More steam in rentals than in sales

Although the scene is set for a flat residential property market next year, rentals may well be more lucrative as rates climb higher than a bank’s savings rate. First National Bank property analyst John Loos projects slow nominal growth for house prices at between 1% and 2% for the new year, from an estimated 3% for 2011.

“With consumer price inflation expected to move in the 4% to 6% range during next year, this would translate into further house price decline in real terms,” he said. Third-quarter economic growth of 1.4% spelt further bad news for ­residential property prices.

“This could place downward ­pressure on employment growth as well as disposable-income growth, ultimately restricting residential purchasing power,” Loos said. Rental income, on the other hand, grew 6.6% year on year to the end of November, according to the PayProp Rental Index, and it was slightly higher than the 6.1% general inflation for the same period. Rental price inflation reached a low of 4.1% in June, but the speed of rental increases has been rising since then.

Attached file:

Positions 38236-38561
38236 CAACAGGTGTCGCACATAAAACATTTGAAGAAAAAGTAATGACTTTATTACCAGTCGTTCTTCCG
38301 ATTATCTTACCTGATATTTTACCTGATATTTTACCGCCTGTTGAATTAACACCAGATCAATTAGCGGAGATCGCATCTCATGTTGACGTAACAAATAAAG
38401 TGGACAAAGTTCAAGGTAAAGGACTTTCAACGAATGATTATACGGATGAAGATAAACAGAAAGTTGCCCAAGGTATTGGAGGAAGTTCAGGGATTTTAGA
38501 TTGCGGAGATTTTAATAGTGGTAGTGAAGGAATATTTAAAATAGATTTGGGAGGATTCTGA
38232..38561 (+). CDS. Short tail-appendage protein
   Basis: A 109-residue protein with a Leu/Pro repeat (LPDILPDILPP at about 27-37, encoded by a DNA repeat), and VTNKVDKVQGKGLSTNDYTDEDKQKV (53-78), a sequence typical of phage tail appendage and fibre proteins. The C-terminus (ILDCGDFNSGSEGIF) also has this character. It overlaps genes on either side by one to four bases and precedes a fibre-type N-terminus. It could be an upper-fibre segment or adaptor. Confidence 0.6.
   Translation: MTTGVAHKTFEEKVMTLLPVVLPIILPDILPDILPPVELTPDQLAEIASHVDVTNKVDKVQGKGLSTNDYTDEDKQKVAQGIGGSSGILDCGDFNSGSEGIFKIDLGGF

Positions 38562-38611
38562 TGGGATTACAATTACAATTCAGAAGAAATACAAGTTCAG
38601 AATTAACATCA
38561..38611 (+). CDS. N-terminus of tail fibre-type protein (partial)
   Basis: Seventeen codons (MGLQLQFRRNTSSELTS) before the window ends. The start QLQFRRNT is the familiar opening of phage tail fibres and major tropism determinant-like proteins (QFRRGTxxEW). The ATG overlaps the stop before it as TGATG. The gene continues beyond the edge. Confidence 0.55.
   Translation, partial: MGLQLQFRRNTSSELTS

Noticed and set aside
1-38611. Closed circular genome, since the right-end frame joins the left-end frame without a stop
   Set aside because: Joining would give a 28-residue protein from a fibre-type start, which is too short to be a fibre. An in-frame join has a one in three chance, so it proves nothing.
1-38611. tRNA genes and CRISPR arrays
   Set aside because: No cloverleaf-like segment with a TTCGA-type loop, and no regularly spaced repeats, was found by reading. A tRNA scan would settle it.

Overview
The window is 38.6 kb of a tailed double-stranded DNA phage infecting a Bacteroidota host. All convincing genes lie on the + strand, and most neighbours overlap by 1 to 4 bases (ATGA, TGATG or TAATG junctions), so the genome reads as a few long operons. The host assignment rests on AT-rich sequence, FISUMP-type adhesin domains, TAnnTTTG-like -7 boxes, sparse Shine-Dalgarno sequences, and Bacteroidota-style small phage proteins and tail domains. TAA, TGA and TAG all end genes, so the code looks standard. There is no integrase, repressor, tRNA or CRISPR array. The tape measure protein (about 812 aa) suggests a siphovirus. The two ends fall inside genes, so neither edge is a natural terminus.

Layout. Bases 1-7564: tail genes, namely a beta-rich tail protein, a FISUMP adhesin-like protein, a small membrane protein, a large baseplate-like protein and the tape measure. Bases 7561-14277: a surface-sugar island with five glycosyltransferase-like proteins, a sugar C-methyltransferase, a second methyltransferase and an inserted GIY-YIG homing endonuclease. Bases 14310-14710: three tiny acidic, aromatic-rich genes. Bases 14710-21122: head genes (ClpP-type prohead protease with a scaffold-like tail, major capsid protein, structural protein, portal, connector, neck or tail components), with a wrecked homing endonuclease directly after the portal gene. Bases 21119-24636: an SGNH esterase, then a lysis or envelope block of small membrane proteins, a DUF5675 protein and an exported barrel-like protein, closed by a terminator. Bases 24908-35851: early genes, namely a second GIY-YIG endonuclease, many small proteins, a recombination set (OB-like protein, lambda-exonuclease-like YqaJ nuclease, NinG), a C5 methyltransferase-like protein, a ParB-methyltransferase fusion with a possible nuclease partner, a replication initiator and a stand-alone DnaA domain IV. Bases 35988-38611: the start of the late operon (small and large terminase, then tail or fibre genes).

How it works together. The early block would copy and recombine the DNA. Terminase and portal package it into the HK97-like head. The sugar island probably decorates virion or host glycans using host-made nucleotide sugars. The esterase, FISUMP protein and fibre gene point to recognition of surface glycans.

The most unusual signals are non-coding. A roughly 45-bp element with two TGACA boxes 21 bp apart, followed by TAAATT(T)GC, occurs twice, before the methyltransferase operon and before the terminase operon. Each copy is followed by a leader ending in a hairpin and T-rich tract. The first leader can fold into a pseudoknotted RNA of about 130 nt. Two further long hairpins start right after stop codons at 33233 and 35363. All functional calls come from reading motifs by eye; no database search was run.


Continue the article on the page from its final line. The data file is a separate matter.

The index, launched this month, found that the national average rent, as it stood at the end of November, was R5 116 a month—up from R4 797 a month in the previous year. Mike Schüssler, economist and developer of the index, said this was a fair return, given the gloomy economic conditions, and certainly better than a bank saving rate of 5.5%. Rising rental rates showed an improvement on return on investment. “We need rentals to improve before property prices will improve.”

Although there would not be fireworks for house price growth during 2012, Loos anticipated positive “healing” processes, such as a further decline in the debt-to-disposable-income ratio, to continue.

Loos said the textbook big-property cycle spanned an average of 15 to 20 years and, “given that 1998 was arguably the last big-cycle bottom point, we are now only 13 years into the current cycle. This would suggest a few more years of eliminating the various excesses and imbalances before the market can flourish.”

Lisa Steyn


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